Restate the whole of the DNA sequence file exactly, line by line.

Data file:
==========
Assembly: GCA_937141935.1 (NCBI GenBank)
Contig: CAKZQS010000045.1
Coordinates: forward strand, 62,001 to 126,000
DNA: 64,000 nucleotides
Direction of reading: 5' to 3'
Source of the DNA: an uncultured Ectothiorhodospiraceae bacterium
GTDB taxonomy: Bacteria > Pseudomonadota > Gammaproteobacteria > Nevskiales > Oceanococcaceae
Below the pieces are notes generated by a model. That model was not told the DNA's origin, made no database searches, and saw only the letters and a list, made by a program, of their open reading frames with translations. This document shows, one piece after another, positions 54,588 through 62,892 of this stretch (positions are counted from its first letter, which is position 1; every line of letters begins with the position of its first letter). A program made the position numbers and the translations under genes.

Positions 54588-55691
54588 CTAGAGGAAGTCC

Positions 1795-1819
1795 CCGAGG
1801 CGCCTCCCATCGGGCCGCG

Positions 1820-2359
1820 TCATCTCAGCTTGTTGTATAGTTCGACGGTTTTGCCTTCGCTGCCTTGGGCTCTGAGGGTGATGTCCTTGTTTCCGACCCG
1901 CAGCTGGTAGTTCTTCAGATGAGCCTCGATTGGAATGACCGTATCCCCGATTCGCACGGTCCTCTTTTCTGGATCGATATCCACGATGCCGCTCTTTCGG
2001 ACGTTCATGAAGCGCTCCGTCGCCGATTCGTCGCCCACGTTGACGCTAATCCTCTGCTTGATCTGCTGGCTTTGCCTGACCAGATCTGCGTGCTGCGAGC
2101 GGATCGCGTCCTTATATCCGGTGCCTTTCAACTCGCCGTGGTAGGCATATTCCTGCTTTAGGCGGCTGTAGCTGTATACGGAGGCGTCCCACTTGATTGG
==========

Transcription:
Assembly: GCA_937141935.1 (NCBI GenBank)
Contig: CAKZQS010000045.1
Coordinates: forward strand, 62,001 to 126,000
DNA: 64,000 nucleotides
Direction of reading: 5' to 3'
Source of the DNA: an uncultured Ectothiorhodospiraceae bacterium
GTDB taxonomy: Bacteria > Pseudomonadota > Gammaproteobacteria > Nevskiales > Oceanococcaceae
Below the pieces are notes generated by a model. That model was not told the DNA's origin, made no database searches, and saw only the letters and a list, made by a program, of their open reading frames with translations. This document shows, one piece after another, positions 54,588 through 62,892 of this stretch (positions are counted from its first letter, which is position 1; every line of letters begins with the position of its first letter). A program made the position numbers and the translations under genes.

Positions 54588-55691
54588 CTAGAGGAAGTCC

Positions 1795-1819
1795 CCGAGG
1801 CGCCTCCCATCGGGCCGCG

Positions 1820-2359
1820 TCATCTCAGCTTGTTGTATAGTTCGACGGTTTTGCCTTCGCTGCCTTGGGCTCTGAGGGTGATGTCCTTGTTTCCGACCCG
1901 CAGCTGGTAGTTCTTCAGATGAGCCTCGATTGGAATGACCGTATCCCCGATTCGCACGGTCCTCTTTTCTGGATCGATATCCACGATGCCGCTCTTTCGG
2001 ACGTTCATGAAGCGCTCCGTCGCCGATTCGTCGCCCACGTTGACGCTAATCCTCTGCTTGATCTGCTGGCTTTGCCTGACCAGATCTGCGTGCTGCGAGC
2101 GGATCGCGTCCTTATATCCGGTGCCTTTCAACTCGCCGTGGTAGGCATATTCCTGCTTTAGGCGGCTGTAGCTGTATACGGAGGCGTCCCACTTGATTGG